Tim,

    Great idea. This will be helpful for a lot of leaders. I’m just bummed that you ignored the Upper Midwest. But that’s OK, we wouldn’t want to make the other movements look bad. 😉

    • Anonymous

      Haha. I did neglect the Upper Midwest didn’t I.
      Maybe y’all need to step your game up : )

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  • Keith Davy

    This is great, Tim. Thanks for proactively going for it — learning & teaching the rest of us as you go! Keep pressing on!

    • Anonymous

      Thanks Keith!

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  • Michelle Beckman

    Tim, Keith Davy is telling us all about this in the National Director School. This is awesome.

    • Anonymous

      That’s really cool. Thanks Michelle.

  • Jim kelly

    I agree with Neil D. Would have liked to see what you learn with the upper-midwest as part of research. I think the UMW region has its own unique challenges and could have given good insight. It has also seen dramatic increase in movement sizes in past 5-10 years. Great stuff though and glad you did this for the benefit of us all. Thank you!

    • Anonymous

      Thanks Jim for taking the time to comment!
      Any schools you’d recommend?

  • Chip Martinson

    Hey Tim great insights and thanks for your labor. The Upper Midwest has some rather healthy movements fyi. 🙂 I am curious that none of the 8 movements you mentioned are in an urban setting. What did you find with regards to city movements? In addition these aside from SLO are all “classic” campuses even SLO is for that matter. What did you learn with regards to EFM efforts as they related? Did anyone do that well, ie Ole Miss does great at reaching Greeks did anyone excel at Impact or Epic for example? Just curious. I moved back to UMW after being at the Univ of Miami Fl and it is a “classic” setting in an urban context and as much attn as we are giving to cities I am curious is anyone “winning” at classic campus movement building in city contexts. And Scott Moffatt please dont tell me Gainesville is an urban setting. :0 Thanks again Tim for your insights. I welcome your feedback.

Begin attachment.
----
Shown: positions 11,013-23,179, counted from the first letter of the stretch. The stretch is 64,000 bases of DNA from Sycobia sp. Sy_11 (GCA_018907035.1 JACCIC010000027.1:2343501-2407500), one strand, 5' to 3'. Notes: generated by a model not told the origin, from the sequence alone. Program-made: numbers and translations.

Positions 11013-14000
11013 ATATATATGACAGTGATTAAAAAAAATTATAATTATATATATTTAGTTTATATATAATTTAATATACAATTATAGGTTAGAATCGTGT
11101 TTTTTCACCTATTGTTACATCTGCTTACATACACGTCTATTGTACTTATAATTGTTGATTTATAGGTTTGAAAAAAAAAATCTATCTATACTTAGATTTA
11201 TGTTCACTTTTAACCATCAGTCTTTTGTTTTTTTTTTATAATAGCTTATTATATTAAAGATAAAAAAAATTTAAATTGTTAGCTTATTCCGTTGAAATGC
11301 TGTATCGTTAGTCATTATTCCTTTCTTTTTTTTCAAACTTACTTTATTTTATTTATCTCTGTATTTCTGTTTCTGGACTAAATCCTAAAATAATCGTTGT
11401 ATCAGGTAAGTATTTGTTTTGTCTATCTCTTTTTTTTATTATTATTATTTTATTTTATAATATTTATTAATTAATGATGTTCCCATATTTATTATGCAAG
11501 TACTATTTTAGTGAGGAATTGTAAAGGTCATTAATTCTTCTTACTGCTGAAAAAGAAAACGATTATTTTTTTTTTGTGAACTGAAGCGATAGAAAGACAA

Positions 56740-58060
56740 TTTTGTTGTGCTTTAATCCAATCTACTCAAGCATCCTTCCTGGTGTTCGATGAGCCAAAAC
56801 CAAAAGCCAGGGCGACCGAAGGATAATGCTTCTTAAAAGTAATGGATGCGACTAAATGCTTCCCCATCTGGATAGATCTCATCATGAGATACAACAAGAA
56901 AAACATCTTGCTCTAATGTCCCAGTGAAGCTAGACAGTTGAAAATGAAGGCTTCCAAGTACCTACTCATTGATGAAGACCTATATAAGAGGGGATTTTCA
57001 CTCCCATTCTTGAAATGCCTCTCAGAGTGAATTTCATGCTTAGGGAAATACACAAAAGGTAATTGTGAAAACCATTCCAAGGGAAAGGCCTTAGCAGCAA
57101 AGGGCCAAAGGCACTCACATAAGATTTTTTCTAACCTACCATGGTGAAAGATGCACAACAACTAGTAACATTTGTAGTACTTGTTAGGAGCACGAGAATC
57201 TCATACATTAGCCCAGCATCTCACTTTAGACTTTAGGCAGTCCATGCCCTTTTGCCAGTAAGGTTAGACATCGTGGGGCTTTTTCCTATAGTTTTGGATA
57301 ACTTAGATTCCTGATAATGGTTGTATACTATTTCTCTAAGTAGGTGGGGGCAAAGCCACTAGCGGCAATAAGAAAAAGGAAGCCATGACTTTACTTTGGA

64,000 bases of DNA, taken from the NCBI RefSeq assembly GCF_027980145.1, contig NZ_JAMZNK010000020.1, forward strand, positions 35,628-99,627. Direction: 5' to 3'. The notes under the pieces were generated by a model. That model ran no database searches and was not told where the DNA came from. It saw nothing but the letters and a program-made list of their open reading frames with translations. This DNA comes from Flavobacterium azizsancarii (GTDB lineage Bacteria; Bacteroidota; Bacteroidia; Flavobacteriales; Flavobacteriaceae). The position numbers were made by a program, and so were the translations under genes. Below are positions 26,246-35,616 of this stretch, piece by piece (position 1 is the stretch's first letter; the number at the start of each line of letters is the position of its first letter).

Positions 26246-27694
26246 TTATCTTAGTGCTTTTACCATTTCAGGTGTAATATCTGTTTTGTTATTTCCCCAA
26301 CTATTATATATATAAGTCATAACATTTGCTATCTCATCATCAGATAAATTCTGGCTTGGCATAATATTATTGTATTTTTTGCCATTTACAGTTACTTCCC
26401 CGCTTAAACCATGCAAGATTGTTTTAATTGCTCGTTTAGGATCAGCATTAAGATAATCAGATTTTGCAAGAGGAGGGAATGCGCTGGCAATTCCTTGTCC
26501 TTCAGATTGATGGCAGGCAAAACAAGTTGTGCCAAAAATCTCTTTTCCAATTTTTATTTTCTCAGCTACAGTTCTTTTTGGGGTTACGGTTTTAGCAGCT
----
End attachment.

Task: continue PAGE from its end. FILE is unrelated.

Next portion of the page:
• Anonymous

      Thanks for taking the time to comment Chip!

      Re: neglecting the UMW: So I’ve heard- the UMW is a vocal group when they feel left out. : )
      What schools would you recommend me talking to in the UMW?

      I intentionally didn’t do any urban/catalytic ministries. Mostly for selfish reasons – I was looking for “classic” campuses to personally learn from since that’s the setting I’m in. Posting/sharing was secondary to learning from others like us. I also didn’t ask a ton about EFM. It definitely came up. But I mostly focused on:
      – Movement growth (how did you grow?)

      – Movement structure (what do staff/student leaders do?)

      I agree it would be very interesting to study campuses that are excelling with EFM or Greeks or Athletes.

      I also would love to learn from those who are winning at building college movements in city contexts. I might work on that some day…

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  • alan mitchell

    Wow Tim. I can’t tell you how helpful this is. I know it took a lot of work, and I for one think this a HUGE contribution to the body of Christ. I’ve been a campus minister for almost 8 years and I haven’t come across anything this helpful in a long time. Thanks again for your hard work, and please let me know if you have anything else like this, or access to any more studies on campus ministers/campus ministries.

    • timcasteel

      Thanks for the encouragement Alan! Seriously- helps make it worth it (taking the time to blog) knowing that it’s of help to others reaching students for Christ.